Nevada’s anti-SLAPP statute (NRS 41.635-670) provides litigants a method of challenging meritless speech-chilling claims (so-called “strategic lawsuits against public participation,” or “SLAPP” suits) at the outset of litigation. Here are five things to know:
- It may be broader than you think. Is your client being sued because of…words? Whether spoken or written, whether in an angry post on Facebook or an award-winning documentary, if your client is being sued because of words (or any expressive activity), consider whether the statute applies. In addition to protecting speech to or about governmental bodies, the statute applies to any “communication made in direct connection with an issue of public interest in a place open to the public or in a public forum,” provided those statements are truthful or made without knowledge of falsehood. That said, a meritorious case will not be dismissed simply because your client’s speech falls within the statute.
- Procedurally, it’s different. The anti-SLAPP statute has its own built-in deadlines and its own procedures. An anti-SLAPP motion is due within 60 days of service of the complaint. In considering the motion, the court will first examine whether the moving party has met its burden to show, by a preponderance of the evidence, that the plaintiff’s claim is based upon a communication as defined in the statute. If the moving party does so, the court will then examine whether the plaintiff has demonstrated with prima facie evidence a probability of prevailing on the claim. If the court denies the motion, the moving party can take an interlocutory appeal. If the court grants the motion, it must award attorneys’ fees, and may award an additional amount. There are other procedural differences, so be sure to take a close look at the statute.
- Be careful in federal court. The Ninth Circuit has held that anti-SLAPP statutes apply only to state-law claims in federal court, and that the Rule 12(b)(6) standard or the Rule 56 standard, as opposed to the standard laid out in the statute, will apply. Some circuits have held that anti-SLAPP statutes don’t apply at all in federal court. There are other differences too nuanced to mention in this format, and some aspects are unsettled – be cognizant of your venue and research accordingly.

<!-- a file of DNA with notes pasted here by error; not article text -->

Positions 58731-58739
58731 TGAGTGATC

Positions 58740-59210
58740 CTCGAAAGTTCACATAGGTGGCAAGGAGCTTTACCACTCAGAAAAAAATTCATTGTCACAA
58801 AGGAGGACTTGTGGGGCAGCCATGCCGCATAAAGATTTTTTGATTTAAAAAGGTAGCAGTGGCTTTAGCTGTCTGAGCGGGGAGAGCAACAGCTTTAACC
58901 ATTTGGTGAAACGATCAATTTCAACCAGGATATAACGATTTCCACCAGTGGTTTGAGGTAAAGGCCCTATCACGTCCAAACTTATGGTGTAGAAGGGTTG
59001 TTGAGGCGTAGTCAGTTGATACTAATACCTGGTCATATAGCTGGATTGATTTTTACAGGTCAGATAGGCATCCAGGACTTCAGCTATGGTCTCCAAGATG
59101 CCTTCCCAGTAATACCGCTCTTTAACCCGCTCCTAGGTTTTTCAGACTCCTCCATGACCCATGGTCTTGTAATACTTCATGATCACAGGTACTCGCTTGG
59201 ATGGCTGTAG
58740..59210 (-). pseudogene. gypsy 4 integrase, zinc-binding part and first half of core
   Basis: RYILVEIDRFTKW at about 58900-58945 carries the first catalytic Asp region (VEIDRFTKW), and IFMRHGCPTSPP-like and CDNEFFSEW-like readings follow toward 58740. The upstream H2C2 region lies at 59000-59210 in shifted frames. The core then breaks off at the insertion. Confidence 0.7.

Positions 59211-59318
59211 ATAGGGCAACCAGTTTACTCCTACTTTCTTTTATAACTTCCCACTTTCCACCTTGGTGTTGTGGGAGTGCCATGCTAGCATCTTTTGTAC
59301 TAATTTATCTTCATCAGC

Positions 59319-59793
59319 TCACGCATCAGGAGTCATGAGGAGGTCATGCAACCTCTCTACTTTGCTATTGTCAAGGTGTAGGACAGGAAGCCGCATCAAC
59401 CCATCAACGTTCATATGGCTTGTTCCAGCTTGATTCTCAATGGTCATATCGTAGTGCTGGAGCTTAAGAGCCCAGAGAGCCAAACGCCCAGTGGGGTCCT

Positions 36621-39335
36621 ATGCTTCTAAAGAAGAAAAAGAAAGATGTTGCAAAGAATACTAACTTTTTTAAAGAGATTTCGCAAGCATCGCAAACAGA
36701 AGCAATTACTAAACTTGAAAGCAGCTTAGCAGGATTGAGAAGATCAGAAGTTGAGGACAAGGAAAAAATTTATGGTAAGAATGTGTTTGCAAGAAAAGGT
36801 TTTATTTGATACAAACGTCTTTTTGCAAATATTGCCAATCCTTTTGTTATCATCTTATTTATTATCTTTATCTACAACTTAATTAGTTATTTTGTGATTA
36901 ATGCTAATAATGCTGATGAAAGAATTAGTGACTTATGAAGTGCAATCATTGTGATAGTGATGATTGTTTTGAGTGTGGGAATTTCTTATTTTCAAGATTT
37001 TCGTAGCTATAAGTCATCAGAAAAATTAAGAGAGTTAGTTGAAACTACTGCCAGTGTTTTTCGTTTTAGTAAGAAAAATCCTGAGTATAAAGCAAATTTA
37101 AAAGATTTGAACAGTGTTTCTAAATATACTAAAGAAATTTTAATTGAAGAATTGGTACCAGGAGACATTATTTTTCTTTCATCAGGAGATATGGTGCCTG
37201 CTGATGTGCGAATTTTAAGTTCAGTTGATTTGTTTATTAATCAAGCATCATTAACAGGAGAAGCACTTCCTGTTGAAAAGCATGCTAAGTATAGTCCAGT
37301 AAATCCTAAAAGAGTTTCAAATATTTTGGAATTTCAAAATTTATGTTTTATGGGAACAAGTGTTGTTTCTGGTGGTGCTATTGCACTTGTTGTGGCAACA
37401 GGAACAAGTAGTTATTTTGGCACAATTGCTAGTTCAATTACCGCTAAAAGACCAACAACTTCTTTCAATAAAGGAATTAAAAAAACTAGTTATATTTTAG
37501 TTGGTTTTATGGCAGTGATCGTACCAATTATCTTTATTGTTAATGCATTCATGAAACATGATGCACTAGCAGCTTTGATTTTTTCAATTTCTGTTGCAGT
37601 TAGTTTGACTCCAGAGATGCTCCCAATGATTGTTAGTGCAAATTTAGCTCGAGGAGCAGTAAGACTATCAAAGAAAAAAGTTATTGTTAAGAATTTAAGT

- It applies to more than just defamation. Because people think of speech when they think of anti-SLAPP statutes, sometimes defamation or false light claims are all that come to mind. But many not-so-obvious claims may come within the ambit of the statute as well; the test is whether the claim is “based upon” a qualifying communication, not whether a specific cause of action is at issue. Courts have stricken a variety of claims, such as unjust enrichment and tortious interference with contractual relations, on the basis of anti-SLAPP statutes.
- It’s changed over the years. Nevada’s statute has changed several times over the years, most significantly in 2013 and 2015. In reviewing case law, remember that older anti-SLAPP cases may be applying a different standard.
About the author
Bethany Rabe is an attorney in the Las Vegas office of Greenberg Traurig. She focuses her practice on entertainment-related litigation, including copyright, trademark, rights of publicity, defamation, and anti-SLAPP.
About this article
This article was originally published in the “Five Things” issue of Communiqué, the official publication of the Clark County Bar Association, (January 2021). See https://clarkcountybar.org/about/member-benefits/communique-2021/communique-january-2021/.
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